The duration of viable spear production from your asparagus plants hinges on several crucial factors. Older and well-established plants have the potential to produce spears for a more extended period, especially when they have received proper care and maintenance in the previous season.
In the case of newly planted and one-year-old asparagus, it’s essential to refrain from harvesting at all. Instead, allow these young plants to focus all their resources on developing robust and healthy root systems. By doing so, you provide a strong foundation for future spear production and ensure the long-term success of your asparagus crop.
Younger asparagus plants, typically between two to four years old, typically offer a fruitful harvest of good spears for a period of two to three weeks. However, more established plants can be even more generous, producing spears for as long as six to eight weeks.
Knowing precisely when to halt harvesting requires paying attention to some indicators. While the age guidelines mentioned above serve as a helpful starting point, a general rule of thumb is to cease harvesting when the growth rate begins to slow down, and the new spears emerging are smaller than the diameter of a standard pencil.
In most cases, harvesting for the asparagus crop concludes by early to mid-June. It’s important to keep in mind that older plants may continue to produce spears for a bit longer, extending the harvesting season beyond this period.
Summer Care For Asparagus Plants – Fertilizing
After you’ve decided to stop harvesting, it’s essential to allow your asparagus plants to grow as large as possible. The size of the stems and foliage on top directly impacts the plant’s ability to gather energy for the production of next year’s spears.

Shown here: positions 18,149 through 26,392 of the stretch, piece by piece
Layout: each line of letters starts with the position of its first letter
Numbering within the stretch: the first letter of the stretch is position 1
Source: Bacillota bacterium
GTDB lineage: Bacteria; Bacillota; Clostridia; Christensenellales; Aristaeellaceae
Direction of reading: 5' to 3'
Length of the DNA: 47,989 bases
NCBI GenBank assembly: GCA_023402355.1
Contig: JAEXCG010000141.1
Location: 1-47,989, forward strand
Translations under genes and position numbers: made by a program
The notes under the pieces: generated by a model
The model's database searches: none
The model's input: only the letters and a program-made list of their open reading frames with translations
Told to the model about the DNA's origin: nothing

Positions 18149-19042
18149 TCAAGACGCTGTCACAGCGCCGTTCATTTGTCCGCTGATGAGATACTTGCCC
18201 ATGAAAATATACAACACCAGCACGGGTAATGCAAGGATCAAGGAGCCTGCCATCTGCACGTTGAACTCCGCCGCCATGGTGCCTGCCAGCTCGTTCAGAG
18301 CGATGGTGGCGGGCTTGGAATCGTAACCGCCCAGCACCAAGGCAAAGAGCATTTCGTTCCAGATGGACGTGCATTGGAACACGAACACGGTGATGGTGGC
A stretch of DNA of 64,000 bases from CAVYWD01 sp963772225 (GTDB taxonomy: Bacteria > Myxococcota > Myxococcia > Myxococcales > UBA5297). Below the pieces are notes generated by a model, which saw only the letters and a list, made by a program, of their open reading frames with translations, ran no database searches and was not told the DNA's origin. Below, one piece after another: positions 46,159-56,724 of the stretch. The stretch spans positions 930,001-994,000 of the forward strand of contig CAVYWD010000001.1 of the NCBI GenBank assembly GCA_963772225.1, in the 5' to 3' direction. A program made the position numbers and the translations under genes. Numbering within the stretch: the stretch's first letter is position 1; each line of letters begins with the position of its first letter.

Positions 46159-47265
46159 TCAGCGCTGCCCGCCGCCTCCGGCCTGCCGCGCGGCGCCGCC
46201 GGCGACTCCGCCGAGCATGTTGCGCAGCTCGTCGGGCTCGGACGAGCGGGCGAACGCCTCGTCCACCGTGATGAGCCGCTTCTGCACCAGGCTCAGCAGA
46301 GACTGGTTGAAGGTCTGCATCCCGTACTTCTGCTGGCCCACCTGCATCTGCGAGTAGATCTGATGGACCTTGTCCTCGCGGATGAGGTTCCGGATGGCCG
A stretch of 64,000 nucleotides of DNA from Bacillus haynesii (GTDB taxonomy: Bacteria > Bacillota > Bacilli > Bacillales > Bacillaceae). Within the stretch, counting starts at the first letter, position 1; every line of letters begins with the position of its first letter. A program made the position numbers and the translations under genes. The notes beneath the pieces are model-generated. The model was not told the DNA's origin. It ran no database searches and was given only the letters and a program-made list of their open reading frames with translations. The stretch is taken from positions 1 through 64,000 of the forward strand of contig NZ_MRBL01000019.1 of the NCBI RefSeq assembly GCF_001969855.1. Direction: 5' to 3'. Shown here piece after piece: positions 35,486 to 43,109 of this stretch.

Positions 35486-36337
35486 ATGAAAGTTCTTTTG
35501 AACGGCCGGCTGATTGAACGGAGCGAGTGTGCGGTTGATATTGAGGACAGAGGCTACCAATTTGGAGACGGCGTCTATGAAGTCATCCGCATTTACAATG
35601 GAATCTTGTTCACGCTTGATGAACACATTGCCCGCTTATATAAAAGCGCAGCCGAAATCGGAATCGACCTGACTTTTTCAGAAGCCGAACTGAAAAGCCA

To promote robust growth during the summer and fall, one of the most effective strategies is to fertilize the plants immediately after the harvesting period ends. Asparagus plants consume a significant amount of energy from the soil while producing their spring spears. By replenishing the soil with essential nutrients through fertilization, you can help the plants recover quickly and encourage vigorous growth.
Two highly effective methods for powering up your asparagus crop are top-dressing with compost and applying a balanced all-purpose fertilizer. When combined, these approaches work synergistically to enhance the plant’s health and lead to exceptional growth throughout the summer season.
Rejuvenating the soil with a top dressing of compost after the harvest is an excellent method to replenish nutrients. Compost is rich in well-balanced nutrients, and as it gradually decomposes throughout the summer, it provides a steady and nourishing feed to the asparagus crowns.
For remarkable results, a layer of one to two inches of compost spread over the soil surface, covering the area of the crowns, works wonders for the plant’s health and growth.
In addition to the compost, applying a balanced organic fertilizer further boosts the plants’ vitality. Opt for fertilizers with a balanced ratio in the range of 5-5-5 to 10-10-10 to provide the essential nutrients needed for optimal growth and development. This combination of compost and organic fertilizer contributes significantly to the thriving and productivity of your asparagus crop.